4.   Ah my bad. Thanks for pointing that out Frob.   I guess what I'm trying to do is redesign without breaking anything.
  5. Thanks dmatter, good info.   This seems like a very useful skill to learn. I'm going to try and challenge myself to keep the project working as it was previously at every commit, while still slowly changing things around and refactoring.
  6. I'm going to preface this topic with the fact that I've only every worked alone on projects.   In the project I'm working on, I have got to a stage where I've finally decided to refactor one of the systems that a lot of the total code depends on. Refactoring this would probably mean refactoring a lot of other code afterwards. Now I realise that I've got to this scenario through a horrible combination of bad design choices and lack of forethought, but my question is what to do when I find myself in this situation.   Because I'm working alone on this project, it doesn't really matter if I just make a new branch, completely refactor the system and then all of the other code afterwards. This could mean that the project won't actually build for days. Again, not too much of a problem considering that I'm working by my self.   What would be your advice if I encounter this when I'm working with a team of programmers? Assuming that the refactoring work HAS to be done, how can I approach this problem so that I cause minimum disruption to the other programmers?   Thanks for your time.
  7. Thanks for your speedy reply Samith, lots of good info. This in particular was very enlightening. I'll use a byte order marking to check weather to swap all other numbers read.   It's nice to know that pretty much all conventional PCs use little endain. But I did a bit of searching and found that vc++ has some built in functions for swapping byte order (I think they're quite well optimised as well). With all this info I found that it really wasn't much effort to support big and little endian (unless I've overlooked something) even if it's not likely to be necessary. Good practice I guess.   This is what I managed to come up with so far: It still needs to be cleaned up, but I think I've not overlooked anything important (other than a load function..) bool save_as_image( std::string argFilename, std::vector<ggCell>& argCells ) { // saves a vector of cells as an image. // could pack more into each pixel but it's not necessary // calculate the image size needed unsigned int dimWidth = 128; unsigned int hlpBytesNeeded = GG_BYTES_PER_CELL*argCells.size(); unsigned int dimHeight = 17 + (hlpBytesNeeded/4)/128; out("height is " + uint_to_string(dimHeight)); // load template header sf::Image imgHeader; if ( !imgHeader.loadFromFile("data/pattern_header.png") ) { return false; } // create new image with header sf::Image imgPattern; imgPattern.create( dimWidth, dimHeight, sf::Color(0,0,0)); imgPattern.copy( imgHeader, 0, 0 ); // write all pixels unsigned int x = 0; unsigned int y = 16; for ( unsigned int index=0; index<argCells.size(); ++index ) { // gen colours sf::Color colX, colY, colType; colX = int_to_pixel( argCells[index].x ); colY = int_to_pixel( argCells[index].y ); colType = int_to_pixel( argCells[index].type ); // write to image imgPattern.setPixel( x, y, colX ); increment(x,y); imgPattern.setPixel( x, y, colY ); increment(x,y); imgPattern.setPixel( x, y, colType ); increment(x,y); // output colours used out("[" + std::to_string(index) + "] "); out("X: ( " + std::to_string(colX.r) + ", " + std::to_string(colX.g) + ", " + std::to_string(colX.b) + ", " + std::to_string(colX.a) + " )\n"); out("[" + std::to_string(index) + "] "); out("X: ( " + std::to_string(colY.r) + ", " + std::to_string(colY.g) + ", " + std::to_string(colY.b) + ", " + std::to_string(colY.a) + " )\n"); out("[" + std::to_string(index) + "] "); out("X: ( " + std::to_string(colType.r) + ", " + std::to_string(colType.g) + ", " + std::to_string(colType.b) + ", " + std::to_string(colType.a) + " )\n"); } // save image imgPattern.saveToFile( argFilename ); return true; } sf::Color int_to_pixel( int number ) { // code number to look better as an image number += GG_INT_CODE; // convert to pixel int r_single = number & 0xff000000; int g_single = number & 0x00ff0000; int b_single = number & 0x0000ff00; int a_single = number & 0x000000ff; int r = r_single >> 24; int g = g_single >> 16; int b = b_single >> 8; int a = a_single; sf::Color colour((unsigned char)r,(unsigned char)g,(unsigned char)b,(unsigned char)a); return colour; } int pixel_to_int( sf::Color colour, bool swap ) { int r = (int) colour.r; int g = (int) colour.g; int b = (int) colour.b; int a = (int) colour.a; int number = r << 24; number = number | g << 16; number = number | b << 8; number = number | a; if ( swap ) { number = (int)_byteswap_ulong( number ); } // decode number -= GG_INT_CODE; return number; } void increment( unsigned int& x, unsigned int& y ) { ++x; if ( x >= 128 ) { x = 0; ++y; } }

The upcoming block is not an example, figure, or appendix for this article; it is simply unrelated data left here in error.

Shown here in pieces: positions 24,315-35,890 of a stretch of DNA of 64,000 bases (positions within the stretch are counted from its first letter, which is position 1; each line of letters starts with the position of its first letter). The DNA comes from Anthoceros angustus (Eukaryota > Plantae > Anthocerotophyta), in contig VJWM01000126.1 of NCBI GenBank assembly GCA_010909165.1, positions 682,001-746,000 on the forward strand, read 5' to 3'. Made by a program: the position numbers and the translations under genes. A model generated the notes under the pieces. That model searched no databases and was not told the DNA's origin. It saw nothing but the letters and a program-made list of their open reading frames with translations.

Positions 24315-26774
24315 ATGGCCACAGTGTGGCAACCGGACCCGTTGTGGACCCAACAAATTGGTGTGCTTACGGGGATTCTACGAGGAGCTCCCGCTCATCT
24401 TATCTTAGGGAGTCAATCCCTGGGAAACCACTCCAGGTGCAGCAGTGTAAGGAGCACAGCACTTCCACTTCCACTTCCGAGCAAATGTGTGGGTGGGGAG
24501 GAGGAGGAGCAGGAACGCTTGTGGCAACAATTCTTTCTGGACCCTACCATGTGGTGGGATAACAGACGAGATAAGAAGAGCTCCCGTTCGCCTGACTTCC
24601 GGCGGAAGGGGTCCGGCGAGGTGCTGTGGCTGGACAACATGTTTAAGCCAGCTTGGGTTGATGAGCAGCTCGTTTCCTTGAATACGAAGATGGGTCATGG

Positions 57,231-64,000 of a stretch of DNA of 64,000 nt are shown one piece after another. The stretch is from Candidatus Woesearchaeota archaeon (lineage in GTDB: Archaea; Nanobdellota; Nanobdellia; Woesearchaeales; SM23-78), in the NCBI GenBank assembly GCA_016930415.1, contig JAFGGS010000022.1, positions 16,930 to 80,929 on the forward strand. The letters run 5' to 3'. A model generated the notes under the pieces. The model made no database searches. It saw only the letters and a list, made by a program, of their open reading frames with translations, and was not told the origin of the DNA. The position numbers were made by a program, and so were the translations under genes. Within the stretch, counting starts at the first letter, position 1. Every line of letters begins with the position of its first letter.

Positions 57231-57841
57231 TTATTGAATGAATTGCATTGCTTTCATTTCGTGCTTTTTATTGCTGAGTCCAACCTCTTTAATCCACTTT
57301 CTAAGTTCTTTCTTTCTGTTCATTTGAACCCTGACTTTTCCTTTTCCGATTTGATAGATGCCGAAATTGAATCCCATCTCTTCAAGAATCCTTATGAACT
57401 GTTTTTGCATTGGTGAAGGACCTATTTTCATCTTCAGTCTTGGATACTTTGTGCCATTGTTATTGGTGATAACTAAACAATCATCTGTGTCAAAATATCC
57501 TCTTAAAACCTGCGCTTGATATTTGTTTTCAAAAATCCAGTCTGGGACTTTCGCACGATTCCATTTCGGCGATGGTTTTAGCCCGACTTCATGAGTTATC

8. I'm trying to write a function that takes an std::vector of game objects and saves them all as an image.   The game I'm making revolves around placing game objects in a specific way and I wanted users to be able to share different placements easily. Since there won't be much data, I decided that for every game object, each of it's applicable data members would be converted to a colour, and saved in the image as a pixel. To load game states my game would open the image and read each pixel from left to right, top to bottom and re-construct each game object.   The bit that I'm a little stuck on is how to convert a number to a colour, and back again. For example the x coordinate of a specific game object could be 42, I need a way to take 42, and convert it to 4 individual bytes (r,g,b,a).   I've realised that this, by itself, isn't that difficult. But I was wondering If I need to take the platform's integer size and endianness into consideration when I'm building this? And If so what would be a good way to deal with all that?   Thanks.